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Night-time Snack Attack?

Are you enjoying the longer days of summer? I sure am! But for some people, more daylight means more time to eat before bedtime! Have you ever thought about WHY nighttime snacking is a thing? See if any of my top 5 Why We Snack sound like you, and how to make some easy changes to look and feel better!

Ahh, summer days and nights! Dinner is done, the dishes are put away, and there is still plenty of time to relax before you turn in. But the next thing you know, you’re standing in front of your pantry or fridge or freezer, pulling out cookies or pretzels or ice cream!  And you might even find yourself there again at a few hours later!  Does this happen to you? Are you really hungry? Or is something else going on? Nighttime snacking is one of the biggest challenges and culprits of weight gain and stomach distress.  When you eat within a few hours of sleeping, your body stores the food as fat. Your body also has to work hard overnight to digest it, so you wake up not feeling rested. And late-night eating can cause acid reflux, which can make you feel bloated during the night and/or queasy in the morning.

There are a lot of reasons people indulge in nighttime snacking — habits, hormones, emotions, nutrition deficiencies, sleep deprivation – even the influence of television!

What are some other reasons we snack?

  • TV triggers.  When you’re watching your favorite shows, you’re the target of commercials for fast food, sweets and salty snacks. These ads work, as they were designed to, and trigger the urge to snack. Companies spend millions of dollars to create those cravings. Take back your power by fast-forwarding through your recordings or watching commercial-free shows at night!
  • Hormone health.  Your body produces hormones to help regulate your appetite – insulin, leptin and ghrelin are just a few. If these hormones are out of balance, you might feel as if you can’t control your hunger, because your brain is not acknowledging that you’re full. For example, why do we crave something sweet right after a big meal? Your body produces insulin after you eat in order to process the carbohydrates (sugar). Making just small changes in when and what you eat can help keep your hormones in check. And that can make it easier for you to kick your cravings and maintain or lose weight.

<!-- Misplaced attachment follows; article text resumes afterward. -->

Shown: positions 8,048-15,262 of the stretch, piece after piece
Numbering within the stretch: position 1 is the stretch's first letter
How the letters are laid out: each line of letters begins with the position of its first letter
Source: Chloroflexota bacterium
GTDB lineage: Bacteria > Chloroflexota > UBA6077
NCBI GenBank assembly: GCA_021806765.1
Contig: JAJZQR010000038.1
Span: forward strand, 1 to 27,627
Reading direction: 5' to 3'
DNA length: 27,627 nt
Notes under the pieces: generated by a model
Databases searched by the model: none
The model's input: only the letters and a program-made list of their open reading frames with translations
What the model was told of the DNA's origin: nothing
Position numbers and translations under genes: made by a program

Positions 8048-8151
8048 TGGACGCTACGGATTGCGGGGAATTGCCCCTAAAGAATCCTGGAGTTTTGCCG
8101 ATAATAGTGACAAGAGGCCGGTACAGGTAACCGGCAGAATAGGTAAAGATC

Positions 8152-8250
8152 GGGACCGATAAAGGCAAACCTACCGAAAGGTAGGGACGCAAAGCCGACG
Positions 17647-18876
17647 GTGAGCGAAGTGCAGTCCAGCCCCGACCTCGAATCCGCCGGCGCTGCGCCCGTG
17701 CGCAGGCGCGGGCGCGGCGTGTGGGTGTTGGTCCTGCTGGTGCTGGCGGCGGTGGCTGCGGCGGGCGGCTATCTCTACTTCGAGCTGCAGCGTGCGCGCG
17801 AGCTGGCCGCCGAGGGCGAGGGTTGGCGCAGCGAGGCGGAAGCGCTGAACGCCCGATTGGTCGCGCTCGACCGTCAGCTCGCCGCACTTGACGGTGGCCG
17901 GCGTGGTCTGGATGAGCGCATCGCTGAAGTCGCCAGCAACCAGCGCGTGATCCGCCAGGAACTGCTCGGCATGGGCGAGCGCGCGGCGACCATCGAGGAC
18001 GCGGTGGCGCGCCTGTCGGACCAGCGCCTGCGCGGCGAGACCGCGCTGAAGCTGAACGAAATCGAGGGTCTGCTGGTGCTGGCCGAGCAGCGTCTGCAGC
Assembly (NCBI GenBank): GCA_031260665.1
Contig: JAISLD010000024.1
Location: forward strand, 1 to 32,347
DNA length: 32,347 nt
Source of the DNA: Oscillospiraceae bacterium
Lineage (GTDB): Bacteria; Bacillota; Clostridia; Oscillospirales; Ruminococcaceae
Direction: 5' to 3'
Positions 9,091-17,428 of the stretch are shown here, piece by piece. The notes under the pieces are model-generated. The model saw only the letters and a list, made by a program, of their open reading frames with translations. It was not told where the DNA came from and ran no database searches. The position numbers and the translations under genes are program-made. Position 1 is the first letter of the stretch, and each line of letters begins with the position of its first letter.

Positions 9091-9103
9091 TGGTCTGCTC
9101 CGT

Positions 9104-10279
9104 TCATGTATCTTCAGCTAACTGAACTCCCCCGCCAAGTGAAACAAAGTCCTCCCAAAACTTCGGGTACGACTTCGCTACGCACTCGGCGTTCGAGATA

• Emotional eating. You know those scenes in a movie where a jilted girlfriend tries to soothe her broken heart with a pint of ice cream? That’s just one example of emotional eating. But emotions that make you want to snack are not always that clear or dramatic. Everyday stress, anxiety, frustration, loneliness, and boredom are just a few of the feelings that cause many people to “comfort eat.”  You may not even be aware of those feelings! The evening hours can magnify them and send you to the kitchen. In my practice, I work with clients to help them understand their emotional triggers, change their relationship with food, and learn healthier habits. The first step is self-awareness. When you find yourself mindlessly snacking, write a few notes about how you’re feeling.  Ask yourself a few questions:
  • Am I really hungry or am I bored (or mad or lonely)?  New clients often tell me that they snack because they’re bored. Does that ever happen to you?  When and why does that happen?  What could you do about your boredom besides eat?
  • Am I stressed and snacking comforts me? Stress increases cortisol, which can increase your craving to snack.  How about trying some healthier ways to relax? Alternatives include taking a walk, doing yoga stretches, soaking in a warm bath, or doing some deep breathing or meditation exercises. Check out the meditation app, Headspace. It’s easy, just 10 minutes at a time, and very calming. 

 

Now that you know some of the “whys” behind nighttime snacking, it’s time to focus on the “whats” — what to do to kick your nighttime cravings!  I’ll cover that in next week’s blog – stay tuned!

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